Rand structure provides a simple random number generator as described
in Larry Paulson in ML for the Working Programmer (pp. 170-171).
The original algorithm was recommended by Park and Miller in
Random number generators: good ones
are hard to find, CACM 1988 (pp 1192-1201) with modifications described
in CACM 1993 (pp. 105-110).
Note: it is recommended that one use the
structure when the quality of the generated numbers is at all important.
The main advantages of this implementation is that it is functional
(the generators provided by the
Random structure are imperative) and
it is fast.
type rand = Word.word val randMin : rand val randMax : rand val random : rand -> rand val mkRandom : rand -> unit -> rand val norm : rand -> real val range : (int * int) -> rand -> int
type rand = Word.word
The "state" of the generator, which is just a single word.
val randMin : rand
The minimum allowed value for the state.
val randMax : rand
The maximum allowed value for the state.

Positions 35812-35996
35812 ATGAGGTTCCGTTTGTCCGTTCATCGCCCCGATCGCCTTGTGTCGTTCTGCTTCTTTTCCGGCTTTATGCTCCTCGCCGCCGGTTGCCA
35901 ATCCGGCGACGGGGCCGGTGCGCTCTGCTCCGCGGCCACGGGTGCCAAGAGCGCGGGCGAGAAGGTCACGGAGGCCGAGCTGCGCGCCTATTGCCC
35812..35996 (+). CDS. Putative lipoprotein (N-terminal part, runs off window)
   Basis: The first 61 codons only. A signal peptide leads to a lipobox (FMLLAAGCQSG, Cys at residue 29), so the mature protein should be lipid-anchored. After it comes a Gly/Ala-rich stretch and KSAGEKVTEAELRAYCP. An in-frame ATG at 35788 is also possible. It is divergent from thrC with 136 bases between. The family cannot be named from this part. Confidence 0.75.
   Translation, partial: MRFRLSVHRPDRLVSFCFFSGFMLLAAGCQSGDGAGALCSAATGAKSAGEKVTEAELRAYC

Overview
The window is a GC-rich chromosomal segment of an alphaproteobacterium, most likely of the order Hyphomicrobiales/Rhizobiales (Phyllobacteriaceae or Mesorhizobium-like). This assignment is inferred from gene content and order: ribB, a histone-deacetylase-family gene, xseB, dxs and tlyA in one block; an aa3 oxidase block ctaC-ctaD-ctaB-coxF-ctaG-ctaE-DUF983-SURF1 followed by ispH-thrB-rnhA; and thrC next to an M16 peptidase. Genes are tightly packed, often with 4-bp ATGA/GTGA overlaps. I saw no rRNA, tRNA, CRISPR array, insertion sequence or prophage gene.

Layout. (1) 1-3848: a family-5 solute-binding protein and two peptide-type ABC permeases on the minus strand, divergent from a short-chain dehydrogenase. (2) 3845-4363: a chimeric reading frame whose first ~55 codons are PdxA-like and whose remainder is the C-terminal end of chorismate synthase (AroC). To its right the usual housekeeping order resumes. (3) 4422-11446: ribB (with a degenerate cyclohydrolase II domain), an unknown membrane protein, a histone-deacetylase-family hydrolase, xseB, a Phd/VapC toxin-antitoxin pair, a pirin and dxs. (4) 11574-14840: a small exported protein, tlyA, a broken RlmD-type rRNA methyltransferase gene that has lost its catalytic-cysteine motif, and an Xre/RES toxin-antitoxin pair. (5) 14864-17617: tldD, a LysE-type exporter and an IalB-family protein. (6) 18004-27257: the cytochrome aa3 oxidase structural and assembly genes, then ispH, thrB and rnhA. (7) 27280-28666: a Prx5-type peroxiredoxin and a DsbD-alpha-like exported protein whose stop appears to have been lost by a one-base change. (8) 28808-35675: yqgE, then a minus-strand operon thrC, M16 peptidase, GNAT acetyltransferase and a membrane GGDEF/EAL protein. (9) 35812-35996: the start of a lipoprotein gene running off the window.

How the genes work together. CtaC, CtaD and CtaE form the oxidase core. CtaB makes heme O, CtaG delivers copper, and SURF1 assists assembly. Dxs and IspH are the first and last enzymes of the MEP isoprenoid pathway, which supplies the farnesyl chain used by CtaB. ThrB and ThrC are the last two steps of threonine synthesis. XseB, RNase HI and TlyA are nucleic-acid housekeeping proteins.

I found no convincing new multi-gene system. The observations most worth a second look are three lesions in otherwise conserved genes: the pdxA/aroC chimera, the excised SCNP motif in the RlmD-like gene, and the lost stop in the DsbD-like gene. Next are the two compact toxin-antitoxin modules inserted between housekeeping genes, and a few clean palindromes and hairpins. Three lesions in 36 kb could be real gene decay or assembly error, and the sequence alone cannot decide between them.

val random : rand -> rand
random seedreturns a pseudo-random value in the range
[randMin .. randMax]. Iteratively using the value returned by
randomas the next seed will produce a sequence of pseudo-random numbers.
val mkRandom : rand -> unit -> rand
something (* Given seed, return function generating a sequence of
random numbers randMin ⇐ v ⇐ randMax *)
val norm : rand -> real
norm randmaps the random number in the range
[randMin .. randMax]to the real interval
val range : (int * int) -> rand -> int
range (lo, hi) randmaps the random number in the range
[randMin .. randMax]to the interval
[lo..hi]. This function will raise the
hi < lo.
This implementation needs to be updated for 64-bit systems.